By Jeffrey Young |HuffPost
The high costs of the U.S. health care system are killing people, a new survey concludes.
In the last five years, 34 million Americans watched as someone they knew died because they couldn’t afford medical treatment, according to a survey report that Gallup and West Health published Tuesday.
That means 13% of Americans personally knew someone who died who didn’t get the medical care they knew they needed because they couldn’t afford it.
Reflecting the deep disparities in the economy and the health care system endured by racial minorities and low-income people, nonwhites and the people who earn the least money were about twice as likely to report knowing someone who died under these circumstances, the survey reveals.
Twenty percent of nonwhite respondents reported knowing someone who died because of unaffordable health care, twice the share of white people. Similarly, 19% of those living in households with incomes below $40,000 annually had this experience, compared with 11% of those earning $40,000 to $100,000 and 9% of those with higher incomes.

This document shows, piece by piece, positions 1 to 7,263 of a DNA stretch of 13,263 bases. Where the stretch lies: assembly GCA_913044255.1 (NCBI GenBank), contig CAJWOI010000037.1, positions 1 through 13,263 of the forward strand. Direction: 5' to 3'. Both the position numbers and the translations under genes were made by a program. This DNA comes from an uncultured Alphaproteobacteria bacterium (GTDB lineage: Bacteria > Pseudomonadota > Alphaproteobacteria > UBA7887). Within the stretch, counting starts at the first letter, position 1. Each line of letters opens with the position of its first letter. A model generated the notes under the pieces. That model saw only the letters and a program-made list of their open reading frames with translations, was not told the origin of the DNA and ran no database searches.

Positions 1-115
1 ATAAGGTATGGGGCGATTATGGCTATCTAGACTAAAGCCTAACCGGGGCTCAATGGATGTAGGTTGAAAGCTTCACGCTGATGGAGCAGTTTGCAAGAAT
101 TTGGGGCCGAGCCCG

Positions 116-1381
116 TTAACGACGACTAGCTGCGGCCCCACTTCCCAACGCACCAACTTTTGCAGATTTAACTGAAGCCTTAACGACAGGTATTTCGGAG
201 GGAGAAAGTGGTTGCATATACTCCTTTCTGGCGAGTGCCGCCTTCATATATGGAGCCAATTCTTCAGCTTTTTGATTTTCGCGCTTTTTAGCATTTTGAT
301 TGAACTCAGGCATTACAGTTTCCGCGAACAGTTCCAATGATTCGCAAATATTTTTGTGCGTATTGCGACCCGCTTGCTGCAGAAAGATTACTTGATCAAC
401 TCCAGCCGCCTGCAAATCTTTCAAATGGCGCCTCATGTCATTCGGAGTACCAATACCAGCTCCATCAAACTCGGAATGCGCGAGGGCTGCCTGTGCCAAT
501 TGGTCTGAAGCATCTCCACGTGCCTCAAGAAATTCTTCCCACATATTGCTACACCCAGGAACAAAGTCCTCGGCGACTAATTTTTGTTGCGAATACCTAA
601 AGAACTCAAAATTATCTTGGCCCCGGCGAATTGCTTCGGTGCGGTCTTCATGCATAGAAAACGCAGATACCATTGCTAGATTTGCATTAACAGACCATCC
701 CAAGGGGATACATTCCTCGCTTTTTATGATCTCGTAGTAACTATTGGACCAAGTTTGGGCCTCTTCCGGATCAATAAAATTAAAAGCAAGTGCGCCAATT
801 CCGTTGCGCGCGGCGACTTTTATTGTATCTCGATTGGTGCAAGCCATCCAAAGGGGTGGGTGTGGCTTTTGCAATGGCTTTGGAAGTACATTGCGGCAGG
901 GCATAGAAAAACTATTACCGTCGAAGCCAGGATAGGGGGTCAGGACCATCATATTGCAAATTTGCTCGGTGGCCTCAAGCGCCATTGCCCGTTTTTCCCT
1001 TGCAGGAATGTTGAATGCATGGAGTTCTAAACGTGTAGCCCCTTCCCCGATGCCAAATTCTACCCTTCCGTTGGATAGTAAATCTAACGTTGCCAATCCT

Americans older than 65 were the least likely to report knowing someone in this situation, perhaps reflecting Medicare’s universal coverage of retirees. Among adults ages 18 to 44, 17% said they knew someone who died because of high health care costs, more than the 12% of those 45 to 64 and 7% of people older than 65.
“It’s outrageous in the United States that so many people have lost a family member or friend simply because the cost of health care is so high,” Tim Lash, chief strategy officer for West Health, said in a news release. “It is a tragic statement on the state of health care in America.” The polling company Gallup and West Health, a consortium of nonprofits focused on lowering health care costs for older Americans, polled 1,099 U.S. adults in all 50 states and the District of Columbia in September.
The Affordable Care Act reduced the national uninsured rate to a historic low via a Medicaid expansion, the availability of private health insurance coverage regardless of preexisting conditions and the creation of subsidies for low- and middle-income people. Last year, 8.5% of U.S. residents, or about 28 million people, were uninsured, according to the U.S. Census Bureau.
Read more >> http://ow.ly/bEFd50x8Oll